ConfigureVirtualBox

Here's an overview of what's involved in setting up VirtualBox. We'll first list the main steps, and then go over them in detail.

  1. Make sure your BIOS is configured to support virtual machines.
  2. Download and uncompress the boot image for our pre-configured Linux machine.
  3. Install, launch, and configure VirtualBox. Create a new virtual machine, and set it up by choosing a collection of settings and attaching it to the pre-configured boot image.

OK, let's go.


1. BIOS

Many Windows PCs ship with support for virtual machines disabled.

You need to go into your BIOS and find the setting for this.

  • Intel processors: look for an option named “Intel Virtualization Technology” and enable.
  • AMD processors: look for an option named "Secure Virtual Machine" (SVM) and enable.

Save BIOS changes and reboot.


2. Download and uncompress the boot image.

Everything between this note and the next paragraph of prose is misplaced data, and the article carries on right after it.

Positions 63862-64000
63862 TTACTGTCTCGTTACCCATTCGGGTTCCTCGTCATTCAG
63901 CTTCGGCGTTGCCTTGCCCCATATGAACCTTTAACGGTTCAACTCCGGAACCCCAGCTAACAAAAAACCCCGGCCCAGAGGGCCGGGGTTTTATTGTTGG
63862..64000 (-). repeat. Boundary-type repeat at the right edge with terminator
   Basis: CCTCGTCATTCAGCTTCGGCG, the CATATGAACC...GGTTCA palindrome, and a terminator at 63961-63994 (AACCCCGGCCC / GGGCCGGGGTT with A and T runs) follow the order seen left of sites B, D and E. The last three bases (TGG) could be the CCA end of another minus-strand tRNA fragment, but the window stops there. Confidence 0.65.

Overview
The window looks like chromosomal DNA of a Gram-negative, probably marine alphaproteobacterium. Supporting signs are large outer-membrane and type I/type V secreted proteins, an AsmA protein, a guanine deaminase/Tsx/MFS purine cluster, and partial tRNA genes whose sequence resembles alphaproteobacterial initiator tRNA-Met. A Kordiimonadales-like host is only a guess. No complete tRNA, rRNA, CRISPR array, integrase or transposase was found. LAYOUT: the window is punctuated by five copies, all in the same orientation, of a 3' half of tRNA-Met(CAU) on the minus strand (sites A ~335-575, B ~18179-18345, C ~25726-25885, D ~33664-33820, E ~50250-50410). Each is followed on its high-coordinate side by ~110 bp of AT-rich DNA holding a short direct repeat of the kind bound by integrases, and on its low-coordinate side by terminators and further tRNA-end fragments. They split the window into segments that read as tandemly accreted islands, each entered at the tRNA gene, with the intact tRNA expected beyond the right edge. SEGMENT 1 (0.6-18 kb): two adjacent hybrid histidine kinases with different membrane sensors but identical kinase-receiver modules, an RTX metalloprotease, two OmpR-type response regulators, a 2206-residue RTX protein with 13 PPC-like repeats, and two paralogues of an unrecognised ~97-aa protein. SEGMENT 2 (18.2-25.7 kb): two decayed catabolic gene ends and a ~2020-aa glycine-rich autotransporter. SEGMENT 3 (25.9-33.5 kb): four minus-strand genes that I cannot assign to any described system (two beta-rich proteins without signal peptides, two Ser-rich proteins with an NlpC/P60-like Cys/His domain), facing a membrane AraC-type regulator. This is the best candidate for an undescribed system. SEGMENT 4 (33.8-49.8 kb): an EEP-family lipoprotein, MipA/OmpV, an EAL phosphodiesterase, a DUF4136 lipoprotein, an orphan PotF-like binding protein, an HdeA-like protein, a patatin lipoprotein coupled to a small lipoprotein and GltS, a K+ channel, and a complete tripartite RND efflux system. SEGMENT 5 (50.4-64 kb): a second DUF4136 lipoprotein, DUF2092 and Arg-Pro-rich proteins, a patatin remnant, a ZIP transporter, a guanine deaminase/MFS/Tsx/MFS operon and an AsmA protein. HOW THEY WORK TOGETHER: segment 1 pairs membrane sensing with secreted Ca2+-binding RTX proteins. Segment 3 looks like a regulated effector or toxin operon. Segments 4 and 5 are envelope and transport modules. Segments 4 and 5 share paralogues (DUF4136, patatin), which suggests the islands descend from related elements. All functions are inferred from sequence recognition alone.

Download our virtual disk image for VirtualBox.

It's compressed with 7-Zip. Download this to decompress the image.

The decompressed image will be named Lubuntu 15.04.7.vdi. It's the “virtual disk image” (hard drive file) for VirtualBox.

This is a minimalistic Linux setup—Lightweight Ubuntu, http://lubuntu.net/—with GCC, Make, SFML 2.3, and Firefox pre-installed.


3. Set up VirtualBox.

First download it from https://www.virtualbox.org/wiki/Downloads.

Run the installer. Then launch the app.

Now you get to configure it. You're going to make a new virtual machine.

Start by clicking on the round gear in the upper left that's labeled “New.”:

You'll get a dialog labeled Create Virtual Machine. You can give your machine any name you like—e.g., “Lubuntu”—but make sure to select Type as Linux and Version as Other Linux (64 bit):

Next, decide how much memory to give your new machine. 2 GB should be enough:

Now, instead of making a new drive image, select the Lubuntu\ 15.04.vdi pre-configured image:

You'd think you're done, but there's one more critical step. Go into Settings > System > Processor, and check the box labeled Enable PAE/NX:

OK, now you're ready to go. Launch your VM, and you should be rewarded with the Lubuntu desktop screen:

Click the icon in the lower left for some developer tools, like a terminal.

4. Explore your new Virtual Machine.

Read VirtualBox Hints to make your virtual machine do useful things.